Microsoft just scored a coup on the patent royalty front, with a new deal with Taiwanese phone maker, Hon Hai, which owns Foxconn.
Under the terms of the deal, Microsoft will get paid a flat fee per Android and Chrome-based device that Foxconn makes. And there are a lot of those. A whopping 40 percent of the world’s phones come from the firm’s China-based factories. Foxconn is an ODM, or “original design manufacturer”, and makes Android devices for clients like Acer and Amazon (it makes the Kindle Fire).
It’s famous for making iPhones and iPads as well.
The exact patents licensed were not revealed, but Microsoft has been famously litigious on the patent scene. With regard to the Android OS, legal documents filed in 2010 against Motorola and against Barnes & Noble in 2011 give some clues.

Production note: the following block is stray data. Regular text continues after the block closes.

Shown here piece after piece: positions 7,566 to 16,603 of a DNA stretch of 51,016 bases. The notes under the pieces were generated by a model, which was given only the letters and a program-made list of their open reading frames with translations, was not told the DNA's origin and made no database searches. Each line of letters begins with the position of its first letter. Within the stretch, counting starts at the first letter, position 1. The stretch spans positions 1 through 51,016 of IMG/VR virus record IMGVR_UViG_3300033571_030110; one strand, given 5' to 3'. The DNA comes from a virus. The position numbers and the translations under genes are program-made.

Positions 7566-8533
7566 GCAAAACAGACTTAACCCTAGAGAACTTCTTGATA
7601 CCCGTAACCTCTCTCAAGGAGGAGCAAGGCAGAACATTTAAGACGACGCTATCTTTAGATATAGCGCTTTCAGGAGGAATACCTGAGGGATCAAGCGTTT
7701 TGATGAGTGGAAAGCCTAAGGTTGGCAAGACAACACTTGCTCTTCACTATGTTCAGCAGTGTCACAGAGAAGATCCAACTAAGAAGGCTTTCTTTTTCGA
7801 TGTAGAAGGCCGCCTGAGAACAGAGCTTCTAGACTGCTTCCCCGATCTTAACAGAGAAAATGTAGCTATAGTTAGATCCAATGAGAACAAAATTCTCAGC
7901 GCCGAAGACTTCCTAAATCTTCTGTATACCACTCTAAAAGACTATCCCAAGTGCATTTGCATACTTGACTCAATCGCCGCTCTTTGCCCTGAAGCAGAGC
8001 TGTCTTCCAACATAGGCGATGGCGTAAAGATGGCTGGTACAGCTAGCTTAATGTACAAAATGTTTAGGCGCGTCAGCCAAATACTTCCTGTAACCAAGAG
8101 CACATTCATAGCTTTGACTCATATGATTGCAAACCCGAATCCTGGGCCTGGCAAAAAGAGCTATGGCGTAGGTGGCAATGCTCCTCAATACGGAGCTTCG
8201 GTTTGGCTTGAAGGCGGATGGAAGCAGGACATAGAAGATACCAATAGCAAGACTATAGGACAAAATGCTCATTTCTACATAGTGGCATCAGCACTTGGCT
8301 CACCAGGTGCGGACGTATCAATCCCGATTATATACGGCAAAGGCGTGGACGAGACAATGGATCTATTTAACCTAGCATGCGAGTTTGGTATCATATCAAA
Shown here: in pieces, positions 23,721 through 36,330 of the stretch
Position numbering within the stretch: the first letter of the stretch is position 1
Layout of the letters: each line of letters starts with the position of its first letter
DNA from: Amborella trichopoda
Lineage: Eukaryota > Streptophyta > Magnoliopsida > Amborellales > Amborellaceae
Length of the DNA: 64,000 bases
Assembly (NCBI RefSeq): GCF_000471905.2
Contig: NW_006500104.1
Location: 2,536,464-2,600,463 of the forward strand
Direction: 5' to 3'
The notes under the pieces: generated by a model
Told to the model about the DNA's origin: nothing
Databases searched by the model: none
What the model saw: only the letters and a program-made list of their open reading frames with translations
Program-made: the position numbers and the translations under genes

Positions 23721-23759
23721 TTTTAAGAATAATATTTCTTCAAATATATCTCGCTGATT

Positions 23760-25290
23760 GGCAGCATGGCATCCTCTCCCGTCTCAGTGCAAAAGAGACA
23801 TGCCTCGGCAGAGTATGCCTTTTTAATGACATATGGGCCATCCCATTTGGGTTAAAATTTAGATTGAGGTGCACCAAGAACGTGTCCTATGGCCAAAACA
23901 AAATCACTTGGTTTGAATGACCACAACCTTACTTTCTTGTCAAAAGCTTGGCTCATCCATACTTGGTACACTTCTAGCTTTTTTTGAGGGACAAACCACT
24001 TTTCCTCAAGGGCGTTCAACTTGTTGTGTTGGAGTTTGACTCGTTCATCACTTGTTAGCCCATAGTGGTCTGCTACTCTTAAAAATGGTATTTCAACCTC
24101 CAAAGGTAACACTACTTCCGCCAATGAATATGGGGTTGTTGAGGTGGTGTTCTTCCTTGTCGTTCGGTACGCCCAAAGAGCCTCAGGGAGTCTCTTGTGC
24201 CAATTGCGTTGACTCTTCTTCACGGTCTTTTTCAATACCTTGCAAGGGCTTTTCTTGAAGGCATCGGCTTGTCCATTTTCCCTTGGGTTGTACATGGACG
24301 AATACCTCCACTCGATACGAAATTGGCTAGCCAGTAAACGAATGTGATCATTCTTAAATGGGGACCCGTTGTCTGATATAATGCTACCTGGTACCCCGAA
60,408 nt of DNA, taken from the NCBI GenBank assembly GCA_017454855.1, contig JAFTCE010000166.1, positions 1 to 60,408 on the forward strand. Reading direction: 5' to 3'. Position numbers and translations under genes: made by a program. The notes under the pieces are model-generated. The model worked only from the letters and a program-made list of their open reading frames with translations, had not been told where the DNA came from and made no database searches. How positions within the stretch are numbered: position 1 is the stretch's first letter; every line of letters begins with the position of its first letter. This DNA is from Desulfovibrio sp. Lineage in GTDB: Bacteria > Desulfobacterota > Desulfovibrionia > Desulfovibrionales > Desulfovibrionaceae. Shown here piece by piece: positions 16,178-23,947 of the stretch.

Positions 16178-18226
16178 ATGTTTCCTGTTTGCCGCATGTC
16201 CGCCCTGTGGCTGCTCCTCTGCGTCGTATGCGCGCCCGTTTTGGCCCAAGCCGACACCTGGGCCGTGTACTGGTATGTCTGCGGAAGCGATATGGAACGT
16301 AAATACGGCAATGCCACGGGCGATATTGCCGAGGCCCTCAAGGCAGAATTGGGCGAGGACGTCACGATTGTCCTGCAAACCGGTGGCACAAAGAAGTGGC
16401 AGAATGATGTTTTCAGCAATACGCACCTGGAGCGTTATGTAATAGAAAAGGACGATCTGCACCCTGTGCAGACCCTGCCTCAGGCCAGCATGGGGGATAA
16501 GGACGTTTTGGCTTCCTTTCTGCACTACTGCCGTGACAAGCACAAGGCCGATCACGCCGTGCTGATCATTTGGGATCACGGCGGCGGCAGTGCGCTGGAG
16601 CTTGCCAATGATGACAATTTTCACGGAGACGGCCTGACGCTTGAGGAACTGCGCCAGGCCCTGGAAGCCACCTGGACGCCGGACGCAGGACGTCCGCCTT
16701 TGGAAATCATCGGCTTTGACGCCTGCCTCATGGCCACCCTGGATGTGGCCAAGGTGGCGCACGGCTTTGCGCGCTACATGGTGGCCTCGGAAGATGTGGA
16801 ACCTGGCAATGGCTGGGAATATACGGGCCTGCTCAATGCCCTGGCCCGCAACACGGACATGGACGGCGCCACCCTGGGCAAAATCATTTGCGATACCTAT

One of its patent claims is against a way that long and short file names are implemented, and is linked to the FAT16 file system used by older Microsoft OSes like MS-DOS and Windows.
Other patents include data management, across flash drives and another in contact databases. Microsoft’s user interface patents are also involved.
Microsoft said that over 50 percent of the world’s Android phones come from manufacturers that already have patent agreements in place with it. These include Samsung, LG and HTC, for example. Adding Foxconn to that list will give it a huge boost to these royalty payments, an already huge sum—in 2011, Microsoft was estimated to be making more from patent royalties from phone makers than its own smartphone business.
Other behind-the-scenes manufacturers similar to Foxconn such as Quanta and Pegatron also have licensing agreements with Microsoft.
Microsoft going after manufacturers has been referred to as “extortion” by Google. It made this statement in late-2011 after Samsung and Microsoft decided to cross-license their patents. Probably because Samsung was sick of all the lawsuits with Apple.
Hon Hai is the world’s largest contract electronics manufacturer, and holds some 54,000 patents globally.